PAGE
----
A Day in the Life

Friday 6th June 2014

 

There was a time,  I was younger and exponentially more stupid,  that I thought brushing snow off holds was great and ascending routes in a torturous  mix of  German Romanticism, Nietzschien  idealism with freezing, unfeeling hands was the way to be.  Pain and discomfort are good and truly British?  Or the prerogative of Sheffield based climbers

By some mysterious process I survived long enough to cherish the warmth and easy climbing;  the spell was truly broken a long time ago.

Truly hard climbers, the sort that wear nothing but a beanie hat,  climb grit in the middle of winter and like nothing more to be in a state of perpetual grubbiness and malnutrition,  they all live in Yorkshire or Scotland.

 

The weather forecast was good, dry and sunny with  the temperature rising to 20 degrees. The sort of day when you would want to be on Gimmer Crag.  Renowned for its cooling breezes when lower more sheltered crags can be blisteringly hot.

Gimmer is also a quick drying crag, so it seemed a sensible choice,   shady crags would be too wet after the heavy rainfall of the previous night.

Useful advice for desk jockeys who only get out once in a while.

Whichever approach you choose  the climb up to Gimmer, carrying all of your gear, is ferocious, especially in the heat of the day. It is not unusual to see people,  on arriving at the crag,  collapse in a state of shock and exhaustion unable to contemplate climbing anything and grateful to be alive. So start early. As we did.

We ambled up to the crag in our usual forty minutes ( I have added that detail  in order to retain some kudos, desk jockeys take considerably longer. )

On arrival, not remotely out of breath,  we were a little concerned to find there was a fair bit of water lying around. Puddles, if my memory serves me correct, something we generally try to avoid. Wet rock is slippery and really only suitable for Scottish climbers or climbers who choose to climb in Scotland; I nearly forgot climbers from Sheffield.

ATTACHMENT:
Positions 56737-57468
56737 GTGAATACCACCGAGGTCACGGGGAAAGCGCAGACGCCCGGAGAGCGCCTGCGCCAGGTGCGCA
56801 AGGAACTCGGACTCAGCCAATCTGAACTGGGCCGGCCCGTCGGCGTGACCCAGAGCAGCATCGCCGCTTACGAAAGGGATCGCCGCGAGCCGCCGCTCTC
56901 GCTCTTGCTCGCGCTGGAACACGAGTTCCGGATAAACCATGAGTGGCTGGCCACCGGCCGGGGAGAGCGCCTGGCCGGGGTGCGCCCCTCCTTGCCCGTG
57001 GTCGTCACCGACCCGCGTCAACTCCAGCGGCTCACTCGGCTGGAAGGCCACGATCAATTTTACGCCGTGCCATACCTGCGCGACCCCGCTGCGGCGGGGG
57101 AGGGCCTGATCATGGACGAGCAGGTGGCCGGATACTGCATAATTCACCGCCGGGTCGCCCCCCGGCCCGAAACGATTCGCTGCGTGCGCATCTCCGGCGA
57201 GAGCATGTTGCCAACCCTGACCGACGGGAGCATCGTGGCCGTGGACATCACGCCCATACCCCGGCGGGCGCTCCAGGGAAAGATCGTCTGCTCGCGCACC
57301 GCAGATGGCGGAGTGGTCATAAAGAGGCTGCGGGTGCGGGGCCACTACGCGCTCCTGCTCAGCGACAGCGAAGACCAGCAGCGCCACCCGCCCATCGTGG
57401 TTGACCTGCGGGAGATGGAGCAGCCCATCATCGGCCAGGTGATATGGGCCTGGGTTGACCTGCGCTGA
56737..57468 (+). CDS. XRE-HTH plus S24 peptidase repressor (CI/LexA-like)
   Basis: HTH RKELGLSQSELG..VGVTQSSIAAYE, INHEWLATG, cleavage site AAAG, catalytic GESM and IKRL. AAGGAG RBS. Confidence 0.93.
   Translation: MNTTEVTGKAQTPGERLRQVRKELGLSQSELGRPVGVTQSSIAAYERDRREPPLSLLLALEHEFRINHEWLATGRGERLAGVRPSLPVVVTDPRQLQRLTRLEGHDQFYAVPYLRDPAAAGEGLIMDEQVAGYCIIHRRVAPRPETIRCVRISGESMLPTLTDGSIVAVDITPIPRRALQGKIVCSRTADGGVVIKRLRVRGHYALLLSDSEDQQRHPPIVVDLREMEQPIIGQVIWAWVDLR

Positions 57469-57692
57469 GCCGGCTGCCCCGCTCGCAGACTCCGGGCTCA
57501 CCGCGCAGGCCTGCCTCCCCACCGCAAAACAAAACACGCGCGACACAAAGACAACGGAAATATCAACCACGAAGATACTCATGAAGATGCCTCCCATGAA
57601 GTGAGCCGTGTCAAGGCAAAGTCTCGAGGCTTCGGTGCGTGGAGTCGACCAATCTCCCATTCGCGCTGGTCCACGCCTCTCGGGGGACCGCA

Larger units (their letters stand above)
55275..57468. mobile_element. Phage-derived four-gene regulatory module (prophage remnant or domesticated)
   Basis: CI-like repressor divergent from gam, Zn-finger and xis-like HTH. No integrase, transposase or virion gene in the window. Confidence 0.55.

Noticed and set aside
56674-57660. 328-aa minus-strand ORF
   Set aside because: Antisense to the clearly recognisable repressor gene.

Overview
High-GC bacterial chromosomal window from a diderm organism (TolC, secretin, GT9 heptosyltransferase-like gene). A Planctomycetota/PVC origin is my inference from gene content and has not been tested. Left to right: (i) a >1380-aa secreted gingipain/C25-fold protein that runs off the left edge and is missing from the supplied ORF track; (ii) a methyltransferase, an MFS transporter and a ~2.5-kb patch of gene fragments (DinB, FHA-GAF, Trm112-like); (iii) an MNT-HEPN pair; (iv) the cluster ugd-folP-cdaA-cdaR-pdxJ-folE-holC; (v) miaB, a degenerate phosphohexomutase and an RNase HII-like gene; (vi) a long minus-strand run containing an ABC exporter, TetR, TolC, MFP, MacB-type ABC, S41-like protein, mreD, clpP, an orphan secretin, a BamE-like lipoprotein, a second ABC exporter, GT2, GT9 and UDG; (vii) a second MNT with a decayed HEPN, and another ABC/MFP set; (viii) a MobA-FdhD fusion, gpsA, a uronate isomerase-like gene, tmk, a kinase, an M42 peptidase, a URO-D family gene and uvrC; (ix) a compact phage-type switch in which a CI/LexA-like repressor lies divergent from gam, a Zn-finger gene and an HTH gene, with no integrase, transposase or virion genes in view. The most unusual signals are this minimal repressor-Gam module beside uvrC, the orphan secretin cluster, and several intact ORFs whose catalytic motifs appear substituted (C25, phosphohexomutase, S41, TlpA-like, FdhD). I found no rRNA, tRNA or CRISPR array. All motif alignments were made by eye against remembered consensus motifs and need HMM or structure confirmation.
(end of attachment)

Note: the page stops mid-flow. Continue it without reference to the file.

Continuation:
We sallied forth up the scramble approach to Ash Tree Ledge as we wanted to climb the upper routes, Eastern Hammer and Spring Bank.  The only route we have not climbed on the crag is  “Midnight Movie”  but the bottom of that would definitely be greasy as there was a fair amount of observable seepage. So we were aiming for quality routes on the top tier. As it is a long time since we last climbed these we were hopeful they would feel fresh and exciting.

What they did feel was impossible. As per the forecast the sun was shining but the crag was being buffeted by a very cold wind. We were forced to put on all of our surplus clothing, which wasn’t much,  in order to stay cold as opposed to freezing and we decided to wait until the sun came on the routes. Being summer we had stupidly left our thermal underwear, gloves and balaclavas back at the house.

When the sun finally decides to bathe the routes, two and a half hours later, we had lost the circulation in our hands. Now I know the Gritstone boys and girls love to climb in nowt but their underwear in the depths of winter, preferably with a sprinkling of white stuff, snow that is, not cocaine,  but Gimmer is a place for a more gentlemanly approach.  If Gritstone is a whore Rhyolite is a lady. Beside which climbing anything with an E number attached when your fingers feel like sausages is no fun at all and it is fun that we were after.

So this is what we did…

We laughed in the face of adversity and snatched success from the jaws of defeat by walking down to the steaming heat of the valley. Where we enjoyed a pint of fine ale. So all was not lost.

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